A state agency’s release of the cost of lawmaker health insurance caused a commotion among several who tried to stop it, claiming violation of privacy laws.
The information, requested by The Tennesseean using the Tennessee Public Records Act, showed that the state has spent $5.8 million since 2008 for health insurance premiums for state lawmakers, with lawmakers contributing $1.4 million toward their health plans.
The Tennessean got a first look at the records, requested in February, on Wednesday. The records showed how much each individual lawmaker had paid for his or her health insurance in that time period and how much the state had picked up.
The same day, House Republican Caucus Chairman Glen Casada, R-Franklin, issued a press release saying, “Whoever authorized the release of this information showed a clear lack of judgment and, at the very least, should be reprimanded immediately. If this is the executive branch’s way of negotiating with the legislative branch about Insure Tennessee, I would encourage them to strongly and swiftly rethink their strategy.”
The newspaper also reported an email sent by state Rep. Rick Womick, R-Rockvale, asking fellow lawmakers to support “a potential injunction” to stop the release of the health benefit information.
The furor prompted Gov. Bill Haslam to issue a statement saying the health insurance coverage is a “benefit that legislators earn and deserve as part of their service to the state.”
The Tennessean’s story, State releases records for lawmaker health premiums, includes a partial list of lawmakers and how much has been paid in premiums for each. More from the story:
“Since February, media outlets have made several open records requests involving health insurance coverage for legislators. According to Tennessee’s open records law, the state had no choice but to turn over the information that was requested,” Haslam said in the statement. “It is important to note, those requests have not involved legislators’ personal, private medical information.
“We have been communicating with legislative staff since early February to make sure they were aware of these requests and the information we’ve been required to make public. We are not obligated legally nor do we have any intention to turn over legislators’ personal, private medical information.”
The Tennessean is not seeking information about specific medical procedures or conditions – only the cost to provide the health insurance for lawmakers.
At one point, a request by The Tennessean and other media outlets to find out which lawmakers received the health benefit was temporarily denied, with one agency saying releasing that data would violate the Health Insurance Portability and Accountability Act (HIPAA). That information was eventually released. The latest data took longer.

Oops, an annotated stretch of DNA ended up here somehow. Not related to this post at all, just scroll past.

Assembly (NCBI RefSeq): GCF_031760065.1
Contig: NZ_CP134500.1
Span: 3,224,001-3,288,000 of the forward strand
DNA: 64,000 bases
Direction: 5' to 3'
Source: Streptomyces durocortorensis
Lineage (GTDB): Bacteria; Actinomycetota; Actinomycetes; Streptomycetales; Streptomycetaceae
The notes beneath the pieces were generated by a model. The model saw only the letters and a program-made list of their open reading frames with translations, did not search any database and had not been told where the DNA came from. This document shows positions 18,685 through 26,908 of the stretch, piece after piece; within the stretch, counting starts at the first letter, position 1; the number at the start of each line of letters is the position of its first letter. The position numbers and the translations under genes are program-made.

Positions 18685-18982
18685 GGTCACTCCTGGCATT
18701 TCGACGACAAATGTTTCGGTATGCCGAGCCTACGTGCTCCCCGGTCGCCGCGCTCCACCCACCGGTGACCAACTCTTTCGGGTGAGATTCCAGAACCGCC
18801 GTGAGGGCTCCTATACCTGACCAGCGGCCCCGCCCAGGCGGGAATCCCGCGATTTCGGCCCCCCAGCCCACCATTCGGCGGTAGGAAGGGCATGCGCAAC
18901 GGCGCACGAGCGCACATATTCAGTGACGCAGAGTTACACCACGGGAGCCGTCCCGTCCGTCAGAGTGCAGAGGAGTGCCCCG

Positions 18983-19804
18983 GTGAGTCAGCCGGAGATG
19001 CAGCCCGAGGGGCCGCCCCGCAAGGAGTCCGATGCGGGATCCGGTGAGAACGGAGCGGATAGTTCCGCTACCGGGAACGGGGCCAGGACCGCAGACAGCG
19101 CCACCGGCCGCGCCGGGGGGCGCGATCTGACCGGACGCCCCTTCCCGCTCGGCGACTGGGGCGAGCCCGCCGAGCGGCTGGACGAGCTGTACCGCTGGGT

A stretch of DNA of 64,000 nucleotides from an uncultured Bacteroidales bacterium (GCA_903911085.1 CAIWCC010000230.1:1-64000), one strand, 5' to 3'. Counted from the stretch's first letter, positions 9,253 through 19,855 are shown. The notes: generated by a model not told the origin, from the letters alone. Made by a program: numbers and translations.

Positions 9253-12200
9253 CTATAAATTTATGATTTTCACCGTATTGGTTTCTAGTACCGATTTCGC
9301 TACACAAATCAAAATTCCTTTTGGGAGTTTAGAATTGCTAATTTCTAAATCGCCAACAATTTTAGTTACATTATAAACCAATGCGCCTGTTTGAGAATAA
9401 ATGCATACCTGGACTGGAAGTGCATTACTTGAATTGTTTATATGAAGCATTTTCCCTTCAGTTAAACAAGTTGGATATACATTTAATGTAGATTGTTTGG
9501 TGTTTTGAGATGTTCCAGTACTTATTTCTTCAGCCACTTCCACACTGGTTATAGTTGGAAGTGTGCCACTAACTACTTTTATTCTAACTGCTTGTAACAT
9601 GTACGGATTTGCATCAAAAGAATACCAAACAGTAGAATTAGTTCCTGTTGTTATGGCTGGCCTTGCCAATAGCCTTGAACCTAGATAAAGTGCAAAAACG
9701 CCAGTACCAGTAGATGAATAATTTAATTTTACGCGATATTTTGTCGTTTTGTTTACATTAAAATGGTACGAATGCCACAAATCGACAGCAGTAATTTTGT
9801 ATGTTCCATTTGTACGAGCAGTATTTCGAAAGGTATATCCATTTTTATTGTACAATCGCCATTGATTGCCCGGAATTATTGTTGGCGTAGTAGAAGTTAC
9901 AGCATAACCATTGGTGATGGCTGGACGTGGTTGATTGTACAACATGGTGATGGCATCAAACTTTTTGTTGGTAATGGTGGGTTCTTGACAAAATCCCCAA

Larry Martin, the commissioner of the state Department of Finance and Administration, wrote a letter to lawmakers saying that the information requested by The Tennessean wasn’t subject to federal health privacy rules.
“Therefore, because the information requested is not protected under the state open records law, we were required to release the information,” Martin said.
Michele Johnson, executive director of the Tennessee Justice Center, a nonprofit legal firm that advocates for access to health care, said many families go without the type of benefits lawmakers receive.
“Legislators appreciate how important health coverage is for their families, and the insurance we taxpayers provide for them gives them financial security and peace of mind,” Johnson said. “It is disappointing that they can’t appreciate how waitresses, construction workers, students and home health aids in this state deserve this same peace of mind for their families.”
The Tennessee Health Care Campaign issued a statement about the release of the records.
“These numbers reveal a stunning hypocrisy,” said Walter Davis, executive director of the Tennessee Health Care Campaign. “The loudest opponents of a legislative debate on Insure Tennessee receive as much as $93,600 in premium support for their health insurance.”
Lt. Gov. Ron Ramsey’s spokesman issued a statement about balancing government transparency with lawmaker health privacy.
“Everyone agrees that Tennesseans should have access to all the information to which they are entitled,” said Adam Kleinheider, communications director for Ramsey. “At the same time, we need to make sure that personal and private data are not sacrificed. As we go forward, Lt. Gov. Ramsey hopes we are able to strike that delicate balance between privacy and transparency.”
House Speaker Beth Harwell, R-Nashville, noted that lawmakers pay the same premium as state employees.
“As long as what is turned over does not reveal personal information, I understand that Open Records Laws require its release,” Harwell said.
State Rep. Mike Stewart, D-Nashville, chairman of the House Democratic Caucus, issued a statement supporting the release of the premium payment amounts for lawmakers.
“It is the ultimate in hypocrisy,” Stewart said. “To refuse to provide for the working poor of Tennessee, while trying to keep the insurance benefits they receive a secret illustrates their contempt for Tennesseans.”